The ALICE collaboration has measured the production of baryons containing two or three strange quarks in lead–lead collisions at the LHC, at an energy of 2.76 TeV per nucleon pair, nearly 14 times larger than that obtained previously at Brookhaven’s Relativistic Heavy Ion Collider (RHIC). The yields and transverse-momentum spectra of multi-strange baryons and antibaryons in heavy-ion collisions are important in characterizing the evolution of the hot-matter created, as it passes from the strange quarks and antiquarks of the early partonic stages to the subsequent hadronization.
The collaboration identified multi-strange baryons mainly by a topological method, looking for their weak-decay products originating from secondary vertices well separated from the main interaction vertex. The researchers also exploited particle identification via specific energy loss in the time projection chamber (TPC). For example, the Ω– baryon (consisting of three strange quarks) decays into a negative K meson and a neutral Λ baryon, which in turn decays into a proton and a negative π meson. A peak in the invariant mass spectrum of all (Λ, K–) combinations provides a clearly identifiable signal (figure 1).
Good momentum resolution and a precise secondary-vertex reconstruction were essential for this result. A key element was the excellent performance of the main tracking detectors in ALICE’s central barrel – the TPC and the internal tracking system (ITS) – in the challenging environment of central (head-on) lead–lead collisions.
The data were analysed in transverse momentum intervals up to 6–9 GeV/c for the doubly-strange baryons (Ξ– and charge conjugate separately) and 6–8 GeV/c for the triply-strange baryons (Ω– and charge conjugate separately), made possible by the examination of 30 million minimum-bias nuclear interaction candidate events. In addition, the centrality of the selected events was determined from signals collected in two scintillator hodoscopes at backward and forward rapidities (K Aamodt et al. 2011). This allowed the analysis to be repeated in four different centrality intervals, from the 0–20% most central (almost head-on) collisions to the 60–90% peripheral collisions, in order to compare with previous results at RHIC. Figure 2 shows the resulting transverse-momentum spectra, fully corrected for detector acceptance and efficiency; it also shows clearly how multi-strange baryon production increases with the centrality of the collision at LHC energy. The results were presented at the recent conference on Strangeness in Quark Matter (Strangeness and heavy flavours in Krakow).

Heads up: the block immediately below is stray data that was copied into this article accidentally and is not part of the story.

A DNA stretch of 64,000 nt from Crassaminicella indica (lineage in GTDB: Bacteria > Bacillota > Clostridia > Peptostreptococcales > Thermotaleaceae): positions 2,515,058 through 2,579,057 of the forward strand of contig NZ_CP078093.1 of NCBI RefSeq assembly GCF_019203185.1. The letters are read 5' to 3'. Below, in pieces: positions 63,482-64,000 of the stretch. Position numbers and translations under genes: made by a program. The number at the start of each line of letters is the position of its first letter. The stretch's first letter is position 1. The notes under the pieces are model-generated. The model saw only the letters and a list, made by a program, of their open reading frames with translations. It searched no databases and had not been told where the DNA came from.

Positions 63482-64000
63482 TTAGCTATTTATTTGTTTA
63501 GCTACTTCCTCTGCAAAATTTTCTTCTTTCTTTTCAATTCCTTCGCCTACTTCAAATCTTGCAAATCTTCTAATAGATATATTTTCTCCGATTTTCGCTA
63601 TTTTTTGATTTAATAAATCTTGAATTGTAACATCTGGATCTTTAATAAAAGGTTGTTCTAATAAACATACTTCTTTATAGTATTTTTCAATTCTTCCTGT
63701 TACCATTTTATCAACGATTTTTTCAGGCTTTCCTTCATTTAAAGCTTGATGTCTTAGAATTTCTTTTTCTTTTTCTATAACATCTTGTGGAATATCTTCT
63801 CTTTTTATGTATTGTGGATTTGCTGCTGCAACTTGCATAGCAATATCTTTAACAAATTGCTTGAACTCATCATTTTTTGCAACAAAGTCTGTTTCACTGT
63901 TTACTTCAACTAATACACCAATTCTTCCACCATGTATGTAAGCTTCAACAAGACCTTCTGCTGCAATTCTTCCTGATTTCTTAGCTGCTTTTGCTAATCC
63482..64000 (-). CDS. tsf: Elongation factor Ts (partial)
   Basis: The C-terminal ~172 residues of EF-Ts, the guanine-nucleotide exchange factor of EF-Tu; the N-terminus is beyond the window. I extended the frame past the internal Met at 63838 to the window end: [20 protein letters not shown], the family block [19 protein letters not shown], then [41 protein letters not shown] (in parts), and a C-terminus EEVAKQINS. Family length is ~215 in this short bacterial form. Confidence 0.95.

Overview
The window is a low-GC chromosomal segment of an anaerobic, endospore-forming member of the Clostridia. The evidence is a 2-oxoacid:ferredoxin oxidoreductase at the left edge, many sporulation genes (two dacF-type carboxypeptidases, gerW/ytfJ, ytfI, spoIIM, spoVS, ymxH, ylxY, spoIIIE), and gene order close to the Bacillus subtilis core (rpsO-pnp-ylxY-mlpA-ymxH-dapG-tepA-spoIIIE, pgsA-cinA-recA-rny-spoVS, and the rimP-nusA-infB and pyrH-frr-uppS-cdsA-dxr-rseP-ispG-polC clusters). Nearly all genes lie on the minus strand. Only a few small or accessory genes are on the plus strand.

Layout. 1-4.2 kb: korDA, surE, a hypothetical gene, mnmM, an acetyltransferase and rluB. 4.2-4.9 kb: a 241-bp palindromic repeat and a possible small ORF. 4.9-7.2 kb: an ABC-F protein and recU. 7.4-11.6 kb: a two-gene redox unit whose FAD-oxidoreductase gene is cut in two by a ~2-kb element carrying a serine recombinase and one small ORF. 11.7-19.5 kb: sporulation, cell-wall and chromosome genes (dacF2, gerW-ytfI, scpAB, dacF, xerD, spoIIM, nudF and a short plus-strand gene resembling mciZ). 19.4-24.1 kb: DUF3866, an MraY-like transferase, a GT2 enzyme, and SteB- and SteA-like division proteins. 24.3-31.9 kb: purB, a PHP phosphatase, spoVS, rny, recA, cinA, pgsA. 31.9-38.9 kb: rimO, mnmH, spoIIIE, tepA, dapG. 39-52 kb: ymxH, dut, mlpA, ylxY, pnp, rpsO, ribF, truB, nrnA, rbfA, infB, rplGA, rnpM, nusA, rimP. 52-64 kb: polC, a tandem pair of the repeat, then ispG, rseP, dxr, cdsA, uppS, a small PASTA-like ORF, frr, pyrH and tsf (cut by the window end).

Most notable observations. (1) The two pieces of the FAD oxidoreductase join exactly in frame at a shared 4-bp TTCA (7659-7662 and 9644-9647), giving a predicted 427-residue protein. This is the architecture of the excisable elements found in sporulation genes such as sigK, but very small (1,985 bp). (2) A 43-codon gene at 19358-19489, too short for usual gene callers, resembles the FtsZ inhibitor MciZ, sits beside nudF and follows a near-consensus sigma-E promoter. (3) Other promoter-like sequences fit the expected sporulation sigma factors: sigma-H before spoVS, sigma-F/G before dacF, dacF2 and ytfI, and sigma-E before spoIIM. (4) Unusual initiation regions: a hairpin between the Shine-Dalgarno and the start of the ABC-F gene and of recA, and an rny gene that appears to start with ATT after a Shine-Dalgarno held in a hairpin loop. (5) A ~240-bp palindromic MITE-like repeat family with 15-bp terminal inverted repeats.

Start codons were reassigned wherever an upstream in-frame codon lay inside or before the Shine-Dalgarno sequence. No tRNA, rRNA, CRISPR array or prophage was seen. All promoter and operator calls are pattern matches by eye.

Previous experiments at CERN’s Super Proton Synchrotron (SPS) and at RHIC obtained multi-strange baryon spectra and yields in 17 GeV lead–lead and 200 GeV gold–gold collisions, respectively. The ALICE experiment not only finds higher yields in lead–lead collisions at the LHC energy, but also finds that the enhancement with respect to proton–proton collisions is greater for the Ω than for the Ξ, confirming the trend observed at both SPS and RHIC. Moreover, the enhancement with respect to proton–proton data increases with the centrality of the collision, in a similar way to previous observations.